Oceans Ltd., a company which has established itself as a business providing a variety of service for offshore workers, from marine weather forecasting to creating 3-D profiles of icebergs, has moved into a new area of research which could enhance our medical well-being.
The company, which has operations in St. John’s and Halifax, N.S., has now extended into, as president Judith Bobbitt acknowledges, what many might see as an unlikely direction.
Terry French, minister responsible for the Research & Development Corp. (RDC), announced funding for business-led research and development initiatives at Oceans Ltd. in St. John’s Wednesday. — Photo by Rhonda Hayward/The Telegram
For about the last four years, Oceans has been tapping in-house scientists, including a group of biologists who monitor the health of fish around offshore platforms, to look at the potential medical benefits that may lie in seaweed.
“Being a business, we don’t want to fail on anything, so we didn’t go for just wound healing (agents), we decided we might as well test for cancer, any cancer properties, for acne, Parkinson’s and Alzheimer’s, anti-aging. We had a whole list in the medical field, health properties we wanted to test for,” Bobbitt said.
She said Memorial University of Newfoundland marine biologist Bob Hooper helped the company whittle down about 200 seaweed varieties in the province to a more manageable number of prime candidates for closer examination.
“We’ve screened 60 species of seaweed from around Newfoundland and Labrador. So a lot of testing had to be carried out,” Bobbitt said of the research to date.
The screening requires intensive work collecting samples, creating extracts and completing evaluation work in the Oceans Ltd. laboratory.
The ongoing project will require patents as useful agents within the seaweed are clearly identified, tested and the active agents worked into commercial products.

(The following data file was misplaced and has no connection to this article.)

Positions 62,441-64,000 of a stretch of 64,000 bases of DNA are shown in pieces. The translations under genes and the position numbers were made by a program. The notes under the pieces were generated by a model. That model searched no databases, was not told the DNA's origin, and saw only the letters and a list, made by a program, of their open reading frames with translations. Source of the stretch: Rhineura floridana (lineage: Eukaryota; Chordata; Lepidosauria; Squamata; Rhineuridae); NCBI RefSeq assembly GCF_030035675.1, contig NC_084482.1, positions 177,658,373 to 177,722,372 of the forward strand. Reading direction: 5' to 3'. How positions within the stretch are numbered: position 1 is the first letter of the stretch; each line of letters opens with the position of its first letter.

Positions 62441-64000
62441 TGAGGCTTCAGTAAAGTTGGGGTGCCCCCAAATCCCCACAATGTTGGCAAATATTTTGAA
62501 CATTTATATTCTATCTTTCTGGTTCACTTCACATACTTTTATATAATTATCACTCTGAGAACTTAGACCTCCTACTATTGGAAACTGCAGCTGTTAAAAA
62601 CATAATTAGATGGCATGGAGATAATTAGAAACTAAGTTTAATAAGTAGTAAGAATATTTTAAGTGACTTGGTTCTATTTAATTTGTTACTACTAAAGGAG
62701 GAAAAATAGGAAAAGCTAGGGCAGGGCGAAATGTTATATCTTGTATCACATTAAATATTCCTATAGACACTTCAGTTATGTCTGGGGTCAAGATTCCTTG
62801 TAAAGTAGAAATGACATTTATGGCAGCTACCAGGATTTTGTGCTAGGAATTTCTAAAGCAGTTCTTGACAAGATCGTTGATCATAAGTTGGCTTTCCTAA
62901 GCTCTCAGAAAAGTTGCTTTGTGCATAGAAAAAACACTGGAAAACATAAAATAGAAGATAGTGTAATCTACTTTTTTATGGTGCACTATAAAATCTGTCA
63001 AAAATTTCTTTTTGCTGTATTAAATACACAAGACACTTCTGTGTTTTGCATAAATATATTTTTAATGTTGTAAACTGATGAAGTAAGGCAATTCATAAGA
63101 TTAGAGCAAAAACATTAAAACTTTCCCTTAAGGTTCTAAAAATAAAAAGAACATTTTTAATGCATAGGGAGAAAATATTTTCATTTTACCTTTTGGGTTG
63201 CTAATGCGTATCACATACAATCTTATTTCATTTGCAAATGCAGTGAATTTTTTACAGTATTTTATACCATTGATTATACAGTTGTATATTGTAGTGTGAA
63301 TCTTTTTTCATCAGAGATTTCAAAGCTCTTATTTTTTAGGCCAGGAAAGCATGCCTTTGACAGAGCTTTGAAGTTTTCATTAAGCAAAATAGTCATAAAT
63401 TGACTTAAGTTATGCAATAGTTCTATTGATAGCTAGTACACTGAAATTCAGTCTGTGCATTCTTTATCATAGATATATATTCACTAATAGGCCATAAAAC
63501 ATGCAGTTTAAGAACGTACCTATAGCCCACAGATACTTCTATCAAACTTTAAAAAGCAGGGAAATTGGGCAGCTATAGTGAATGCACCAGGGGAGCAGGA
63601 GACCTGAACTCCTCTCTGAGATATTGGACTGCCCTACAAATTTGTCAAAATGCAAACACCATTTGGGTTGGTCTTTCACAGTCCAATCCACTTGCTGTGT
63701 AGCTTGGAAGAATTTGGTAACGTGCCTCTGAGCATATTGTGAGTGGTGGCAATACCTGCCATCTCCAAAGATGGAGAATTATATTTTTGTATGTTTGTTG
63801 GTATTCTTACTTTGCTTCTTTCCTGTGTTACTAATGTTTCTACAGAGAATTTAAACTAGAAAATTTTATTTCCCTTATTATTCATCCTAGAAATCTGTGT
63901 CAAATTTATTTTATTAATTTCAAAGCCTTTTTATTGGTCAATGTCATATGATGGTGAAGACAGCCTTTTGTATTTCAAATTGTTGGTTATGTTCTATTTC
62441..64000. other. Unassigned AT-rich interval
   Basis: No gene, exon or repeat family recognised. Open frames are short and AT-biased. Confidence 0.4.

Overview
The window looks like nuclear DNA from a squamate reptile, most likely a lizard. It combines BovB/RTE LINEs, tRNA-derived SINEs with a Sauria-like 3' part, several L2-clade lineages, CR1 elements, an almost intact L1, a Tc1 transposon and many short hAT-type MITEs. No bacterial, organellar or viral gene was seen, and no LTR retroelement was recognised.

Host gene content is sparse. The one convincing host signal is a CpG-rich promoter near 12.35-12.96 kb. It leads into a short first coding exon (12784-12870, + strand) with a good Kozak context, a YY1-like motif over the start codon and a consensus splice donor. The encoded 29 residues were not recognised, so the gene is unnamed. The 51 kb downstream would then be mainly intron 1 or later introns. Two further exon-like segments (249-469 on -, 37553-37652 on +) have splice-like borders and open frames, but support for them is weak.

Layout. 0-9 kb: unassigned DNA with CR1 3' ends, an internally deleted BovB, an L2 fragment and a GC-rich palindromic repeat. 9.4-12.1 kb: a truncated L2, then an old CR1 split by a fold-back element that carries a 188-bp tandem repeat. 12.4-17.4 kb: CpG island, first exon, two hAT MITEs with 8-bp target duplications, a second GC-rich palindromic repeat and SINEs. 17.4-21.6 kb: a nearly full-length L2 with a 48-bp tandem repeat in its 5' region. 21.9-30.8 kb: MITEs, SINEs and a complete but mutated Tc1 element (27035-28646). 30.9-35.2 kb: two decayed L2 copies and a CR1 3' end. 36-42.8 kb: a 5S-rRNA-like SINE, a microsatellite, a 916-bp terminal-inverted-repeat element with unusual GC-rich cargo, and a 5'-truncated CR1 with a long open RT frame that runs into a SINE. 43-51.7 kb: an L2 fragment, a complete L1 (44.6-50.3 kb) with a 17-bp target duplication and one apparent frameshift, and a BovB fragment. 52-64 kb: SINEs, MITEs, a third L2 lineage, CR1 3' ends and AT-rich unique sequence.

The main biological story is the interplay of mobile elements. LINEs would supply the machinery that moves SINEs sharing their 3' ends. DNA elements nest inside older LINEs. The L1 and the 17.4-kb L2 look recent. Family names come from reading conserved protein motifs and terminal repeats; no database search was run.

“Some of the work we couldn’t do ourselves, and so it’s a very expensive project and a big undertaking,” Bobbitt said, noting the requirements to outsource some work to specialized labs and the task of working with human cancer cells.
Sources of support
To date, the project has been supported by the National Research Council, the Atlantic Canada Opportunities Agency and the Research and Development Corp. of Newfoundland and Labrador (RDC), but also through company research tax credits and proceeds from its various business arms.
On Wednesday, MHA Terry French, the minister responsible for the RDC, was inside the Oceans Ltd. offices in St. John’s, with a collection of business representatives.
French announced a total of $1.9 million of investment by RDC into research and test projects of 12 businesses, including a small amount for Oceans Ltd. The money for all 12 companies has been leveraged for $4.6 million of investment in total.
“Our government and RDC recognize the importance of research and development. And I’m pleased this level of investment will help these businesses increase their capacity to improve processes, procedures, product quality, efficiency and competitiveness,” French said, addressing the gathering.
Specific to Oceans Ltd., $37,000 has been provided through RDC to assist the company in covering the cost of hiring a post-doctoral fellow, a chemist, to help it continue with its work with seaweed. The total cost to the company is $117,000, being covered through several sources of which the provincial funding is a part. Dr. Ahmed Zein has been hired in the position.
“I guess the message we want to get across is that we have small companies here actually doing research you wouldn’t expect was being done in the private sector,” Bobbitt said.
Other companies receiving funding in the round of RDC awards are: Seashore Consultants Ltd., Seamatica Aerospace Ltd., Beaufort Solutions, Kean Marine Inc., Camouflage Software Inc., Lester Farms Inc., NOCLAND Business Inc., Indigena Enterprises Inc., Semintha Nutraceuticals Ltd., Frost Heave Solutions Ltd. and Acoustic Zoom Inc.